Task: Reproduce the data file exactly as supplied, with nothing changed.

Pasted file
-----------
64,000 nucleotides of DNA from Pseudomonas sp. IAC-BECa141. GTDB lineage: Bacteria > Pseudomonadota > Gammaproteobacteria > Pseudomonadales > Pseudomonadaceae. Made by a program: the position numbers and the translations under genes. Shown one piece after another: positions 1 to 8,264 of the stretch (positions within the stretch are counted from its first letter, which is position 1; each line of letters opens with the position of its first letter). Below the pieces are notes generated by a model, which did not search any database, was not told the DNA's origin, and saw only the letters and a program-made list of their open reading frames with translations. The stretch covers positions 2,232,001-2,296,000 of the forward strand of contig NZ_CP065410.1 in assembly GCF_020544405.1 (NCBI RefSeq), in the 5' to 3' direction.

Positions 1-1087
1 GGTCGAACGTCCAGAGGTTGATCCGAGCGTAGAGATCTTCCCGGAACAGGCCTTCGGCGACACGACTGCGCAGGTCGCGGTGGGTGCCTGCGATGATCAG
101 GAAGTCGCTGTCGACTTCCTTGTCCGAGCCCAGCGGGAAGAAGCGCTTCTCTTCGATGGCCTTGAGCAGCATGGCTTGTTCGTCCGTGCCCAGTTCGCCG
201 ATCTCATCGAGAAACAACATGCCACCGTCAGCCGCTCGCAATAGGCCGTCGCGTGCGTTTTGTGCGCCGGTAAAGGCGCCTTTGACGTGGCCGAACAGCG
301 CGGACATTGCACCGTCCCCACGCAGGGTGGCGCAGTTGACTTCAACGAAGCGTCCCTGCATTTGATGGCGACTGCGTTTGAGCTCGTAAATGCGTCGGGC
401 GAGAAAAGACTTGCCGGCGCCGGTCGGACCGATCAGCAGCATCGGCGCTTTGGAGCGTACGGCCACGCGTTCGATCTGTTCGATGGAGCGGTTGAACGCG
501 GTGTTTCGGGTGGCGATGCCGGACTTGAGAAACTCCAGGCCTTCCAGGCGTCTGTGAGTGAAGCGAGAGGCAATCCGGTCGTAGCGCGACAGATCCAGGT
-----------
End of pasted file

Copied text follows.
64,000 nucleotides of DNA from Pseudomonas sp. IAC-BECa141. GTDB lineage: Bacteria > Pseudomonadota > Gammaproteobacteria > Pseudomonadales > Pseudomonadaceae. Made by a program: the position numbers and the translations under genes. Shown one piece after another: positions 1 to 8,264 of the stretch (positions within the stretch are counted from its first letter, which is position 1; each line of letters opens with the position of its first letter). Below the pieces are notes generated by a model, which did not search any database, was not told the DNA's origin, and saw only the letters and a program-made list of their open reading frames with translations. The stretch covers positions 2,232,001-2,296,000 of the forward strand of contig NZ_CP065410.1 in assembly GCF_020544405.1 (NCBI RefSeq), in the 5' to 3' direction.

Positions 1-1087
1 GGTCGAACGTCCAGAGGTTGATCCGAGCGTAGAGATCTTCCCGGAACAGGCCTTCGGCGACACGACTGCGCAGGTCGCGGTGGGTGCCTGCGATGATCAG
101 GAAGTCGCTGTCGACTTCCTTGTCCGAGCCCAGCGGGAAGAAGCGCTTCTCTTCGATGGCCTTGAGCAGCATGGCTTGTTCGTCCGTGCCCAGTTCGCCG
201 ATCTCATCGAGAAACAACATGCCACCGTCAGCCGCTCGCAATAGGCCGTCGCGTGCGTTTTGTGCGCCGGTAAAGGCGCCTTTGACGTGGCCGAACAGCG
301 CGGACATTGCACCGTCCCCACGCAGGGTGGCGCAGTTGACTTCAACGAAGCGTCCCTGCATTTGATGGCGACTGCGTTTGAGCTCGTAAATGCGTCGGGC
401 GAGAAAAGACTTGCCGGCGCCGGTCGGACCGATCAGCAGCATCGGCGCTTTGGAGCGTACGGCCACGCGTTCGATCTGTTCGATGGAGCGGTTGAACGCG
501 GTGTTTCGGGTGGCGATGCCGGACTTGAGAAACTCCAGGCCTTCCAGGCGTCTGTGAGTGAAGCGAGAGGCAATCCGGTCGTAGCGCGACAGATCCAGGT